By Olivia B. Waxman
April 10, 2019

The May 1985 paper, published in top scientific journal Nature, rocked the world: British scientists, backed up by harrowing images, revealed that, over Antarctica, a hole had formed in the ozone layer, the component of the atmosphere that is key in shielding humans from the sun’s cancer-causing ultraviolet rays.

At the time, President Ronald Reagan was in the White House. Environmental policy hadn’t been a priority for him and his advisers, who were more focused on fighting the creep of Cold War communism or federal involvement in issues they believed the states should handle. Even the revelation of the ozone hole didn’t change things — or at least not right away. In fact, as shown in the above clip from the new PBS documentary Ozone Hole: How We Saved the Planet, Reagan’s Secretary of the Interior Donald Hodel was ridiculed in the press for reportedly saying in a meeting that an international treaty wasn’t necessary to address the damage and that Americans should just put on sunscreen and wear hats.

But that response wasn’t enough for the public — and, eventually, neither was it enough for Reagan.

Looking back, environmental issues seem to have become personal for him around that time. The President had a skin cancerous growth on the right side of his nose removed three months after that historic study on the hole in the ozone layer. Between that surgery and his love of being outdoors, riding horses on his California ranch, the President may have been able to see how that it all related to the ozone hole, then-Secretary of State George Shultz told the Ozone Hole filmmakers. Eventually, he got behind the idea of a treaty to phase out chlorofluorocarbons (CFCs), the compound linked to the atmospheric damage.

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Reagan’s EPA Administrator Lee Thomas, who is also featured in the documentary, tells TIME that the President was “supportive” of environmental issues, in his experience, especially when it became clear that there was business support and a market for developing alternatives to CFCs. In 1987, the U.S. and about two-dozen nations signed the Montreal Protocol, the world’s first-ever global treaty to reduce pollution and phase out CFCs. The U.S. Senate ratified it unanimously in 1988. By 1996, bans on the production and importation of CFCs took effect, and scientists say the damage to the ozone layer has been healing, and that the hole could be closed up by the 2060s.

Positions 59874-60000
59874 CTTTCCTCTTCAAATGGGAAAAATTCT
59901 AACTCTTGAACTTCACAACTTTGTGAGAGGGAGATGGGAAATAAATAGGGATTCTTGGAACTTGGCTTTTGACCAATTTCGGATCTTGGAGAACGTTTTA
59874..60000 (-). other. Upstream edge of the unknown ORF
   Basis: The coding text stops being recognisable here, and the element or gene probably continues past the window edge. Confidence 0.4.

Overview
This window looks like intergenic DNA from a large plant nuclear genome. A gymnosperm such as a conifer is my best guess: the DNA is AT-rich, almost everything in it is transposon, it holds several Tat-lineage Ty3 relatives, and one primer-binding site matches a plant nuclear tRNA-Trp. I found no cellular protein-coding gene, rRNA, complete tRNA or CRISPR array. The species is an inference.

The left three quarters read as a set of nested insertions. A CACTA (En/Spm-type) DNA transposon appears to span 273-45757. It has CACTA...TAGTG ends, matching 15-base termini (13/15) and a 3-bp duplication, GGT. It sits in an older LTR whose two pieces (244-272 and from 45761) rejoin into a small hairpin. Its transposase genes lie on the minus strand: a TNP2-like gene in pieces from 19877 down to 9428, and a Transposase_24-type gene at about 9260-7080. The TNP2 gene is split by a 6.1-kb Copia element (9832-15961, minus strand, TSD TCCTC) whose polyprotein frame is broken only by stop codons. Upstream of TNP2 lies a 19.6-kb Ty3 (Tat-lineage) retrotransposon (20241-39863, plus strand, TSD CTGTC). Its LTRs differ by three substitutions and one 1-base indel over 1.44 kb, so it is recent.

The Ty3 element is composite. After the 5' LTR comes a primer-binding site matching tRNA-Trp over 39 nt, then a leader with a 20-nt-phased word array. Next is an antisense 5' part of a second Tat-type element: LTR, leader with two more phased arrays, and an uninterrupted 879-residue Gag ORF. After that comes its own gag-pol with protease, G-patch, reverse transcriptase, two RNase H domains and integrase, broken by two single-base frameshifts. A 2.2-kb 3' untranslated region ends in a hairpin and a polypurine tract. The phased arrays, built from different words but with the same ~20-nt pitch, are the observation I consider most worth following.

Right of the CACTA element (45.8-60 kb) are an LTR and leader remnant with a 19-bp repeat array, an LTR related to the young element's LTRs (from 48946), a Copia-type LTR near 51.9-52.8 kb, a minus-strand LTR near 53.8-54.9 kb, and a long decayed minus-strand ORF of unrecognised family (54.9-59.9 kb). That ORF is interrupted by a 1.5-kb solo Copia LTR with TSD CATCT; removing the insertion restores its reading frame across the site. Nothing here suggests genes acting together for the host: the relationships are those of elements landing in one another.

But the treaty didn’t completely solve the problem, and in fact, the alternatives to CFCs created a new set of problems. For example, hydrofluorocarbons (HFCs) found in refrigerators and air conditioners are the kind of powerful greenhouse gases that are a major contributor to climate change; in 2016, an agreement was reached to update the Montreal Protocol to include HFCs.

And, despite Reagan’s initial reluctance, the political circumstances have also gotten more difficult. Back in the Reagan era, sealing up the hole in the ozone layer was more of a bipartisan issue, but the U.S. political climate is more polarized today than it was at the time. That means it could be harder for a legally-binding treaty like the Montreal Protocol — which was unanimously ratified by a Democratic-controlled Senate under a Republican President — to get passed today. Environmental activists say the U.S. has to step up and take bold action on climate change, and even the 2015 Paris Climate Agreement was not legally binding.

Thomas argues it was easy to visualize the hole in the ozone layer then, whereas climate skeptics appear to have a harder time visualizing the research on runaway climate change. And if he has any regret, it’s not seeing link between the ozone hole and climate change sooner.

“We could have probably pushed harder on the climate-change issue, stepped back to make sure I understood the bigger policy issue and put more emphasis on the science and followed it more effectively,” Thomas reflects. “As I was leaving in 1988 and 1989, that was becoming much more of a priority.”

Ozone Hole airs on Wednesday at 10:00 p.m. ET on PBS.

Write to Olivia B. Waxman at olivia.waxman@time.com.

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